What Eye Tests do you need?
There are many instruments that your keratoconus expert will use to diagnose and track your disease, depending on their practice and how often they see this disease.
Corneal Topography (corneal shape)
A corneal topographer (such as a Medmont or Orbscan) measures and maps the exact shape of your eye. It produces a scan like the one here. This is the single most important tool your optometrist will have in diagnosing keratoconus.
It also accurately monitors your eyes to see if they are getting worse over time. This is called progression of the disease.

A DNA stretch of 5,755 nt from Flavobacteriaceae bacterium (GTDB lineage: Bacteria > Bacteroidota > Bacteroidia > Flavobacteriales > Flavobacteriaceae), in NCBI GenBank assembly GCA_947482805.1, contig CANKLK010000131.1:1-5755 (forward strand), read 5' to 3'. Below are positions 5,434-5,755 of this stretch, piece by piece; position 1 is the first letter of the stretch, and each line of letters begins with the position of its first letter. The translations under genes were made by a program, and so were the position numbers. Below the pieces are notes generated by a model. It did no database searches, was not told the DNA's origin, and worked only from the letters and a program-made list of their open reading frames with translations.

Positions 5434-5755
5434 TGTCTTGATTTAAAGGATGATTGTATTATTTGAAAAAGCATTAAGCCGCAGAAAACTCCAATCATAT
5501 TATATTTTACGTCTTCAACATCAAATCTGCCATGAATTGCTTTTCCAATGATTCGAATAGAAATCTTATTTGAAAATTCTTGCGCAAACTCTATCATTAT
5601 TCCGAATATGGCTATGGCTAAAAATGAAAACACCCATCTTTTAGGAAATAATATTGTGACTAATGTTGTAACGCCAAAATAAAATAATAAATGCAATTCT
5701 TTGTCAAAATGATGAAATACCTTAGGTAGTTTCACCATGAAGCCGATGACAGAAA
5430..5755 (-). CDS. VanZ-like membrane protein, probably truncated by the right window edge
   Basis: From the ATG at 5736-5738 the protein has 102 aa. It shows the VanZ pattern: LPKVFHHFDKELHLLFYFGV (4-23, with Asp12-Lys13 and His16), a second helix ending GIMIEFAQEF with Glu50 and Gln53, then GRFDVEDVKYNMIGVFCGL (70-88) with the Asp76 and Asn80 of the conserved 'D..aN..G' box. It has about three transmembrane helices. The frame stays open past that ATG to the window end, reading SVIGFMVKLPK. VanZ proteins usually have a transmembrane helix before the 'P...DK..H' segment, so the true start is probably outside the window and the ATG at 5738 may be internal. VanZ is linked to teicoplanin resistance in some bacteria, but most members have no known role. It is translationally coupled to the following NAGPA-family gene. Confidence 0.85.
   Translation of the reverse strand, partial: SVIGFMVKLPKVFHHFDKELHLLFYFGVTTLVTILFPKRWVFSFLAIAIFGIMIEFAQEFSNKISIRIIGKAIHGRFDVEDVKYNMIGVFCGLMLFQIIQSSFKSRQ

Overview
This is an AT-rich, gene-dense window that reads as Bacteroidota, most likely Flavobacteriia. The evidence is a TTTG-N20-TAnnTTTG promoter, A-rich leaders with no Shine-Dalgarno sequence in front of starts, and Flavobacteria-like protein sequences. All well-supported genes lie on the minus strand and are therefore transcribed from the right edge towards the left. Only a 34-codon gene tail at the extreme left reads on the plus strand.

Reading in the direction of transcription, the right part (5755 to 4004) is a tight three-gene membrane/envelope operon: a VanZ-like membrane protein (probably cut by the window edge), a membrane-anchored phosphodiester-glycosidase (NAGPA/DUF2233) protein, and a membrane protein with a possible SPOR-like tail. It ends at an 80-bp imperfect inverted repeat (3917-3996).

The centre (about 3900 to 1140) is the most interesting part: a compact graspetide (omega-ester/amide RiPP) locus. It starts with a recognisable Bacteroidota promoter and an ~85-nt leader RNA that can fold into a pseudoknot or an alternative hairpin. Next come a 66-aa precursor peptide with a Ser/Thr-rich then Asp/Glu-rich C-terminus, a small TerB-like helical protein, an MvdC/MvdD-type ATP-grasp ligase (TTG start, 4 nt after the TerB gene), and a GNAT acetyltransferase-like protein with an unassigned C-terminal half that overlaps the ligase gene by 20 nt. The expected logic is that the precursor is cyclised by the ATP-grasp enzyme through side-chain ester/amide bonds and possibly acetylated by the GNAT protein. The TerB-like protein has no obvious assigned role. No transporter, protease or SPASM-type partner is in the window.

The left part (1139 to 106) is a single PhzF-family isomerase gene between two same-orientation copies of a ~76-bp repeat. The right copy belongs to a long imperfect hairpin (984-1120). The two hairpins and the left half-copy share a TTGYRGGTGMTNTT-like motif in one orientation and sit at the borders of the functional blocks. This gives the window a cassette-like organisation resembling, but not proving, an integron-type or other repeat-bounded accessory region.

The topographer also helps with choosing the best possible contact lens for your eye.
A scan of your cornea will instantly show the characteristic hallmark appearance of keratoconus (see image).
Global Pachymetry (Corneal thickness)
Keratoconus is firstly a progressive corneal thinning. Being able to measure how thick the cornea is becomes critical in monitoring progression.
The eye condition can be picked up even earlier through repeated corneal thickness measurements, which show subtle corneal thinning before any shape-change occurs.
This test is called global pachymetry using an instrument called an Optical Coherence Tomographer.
A Pentacam can also be used to provide similar information about your eyes.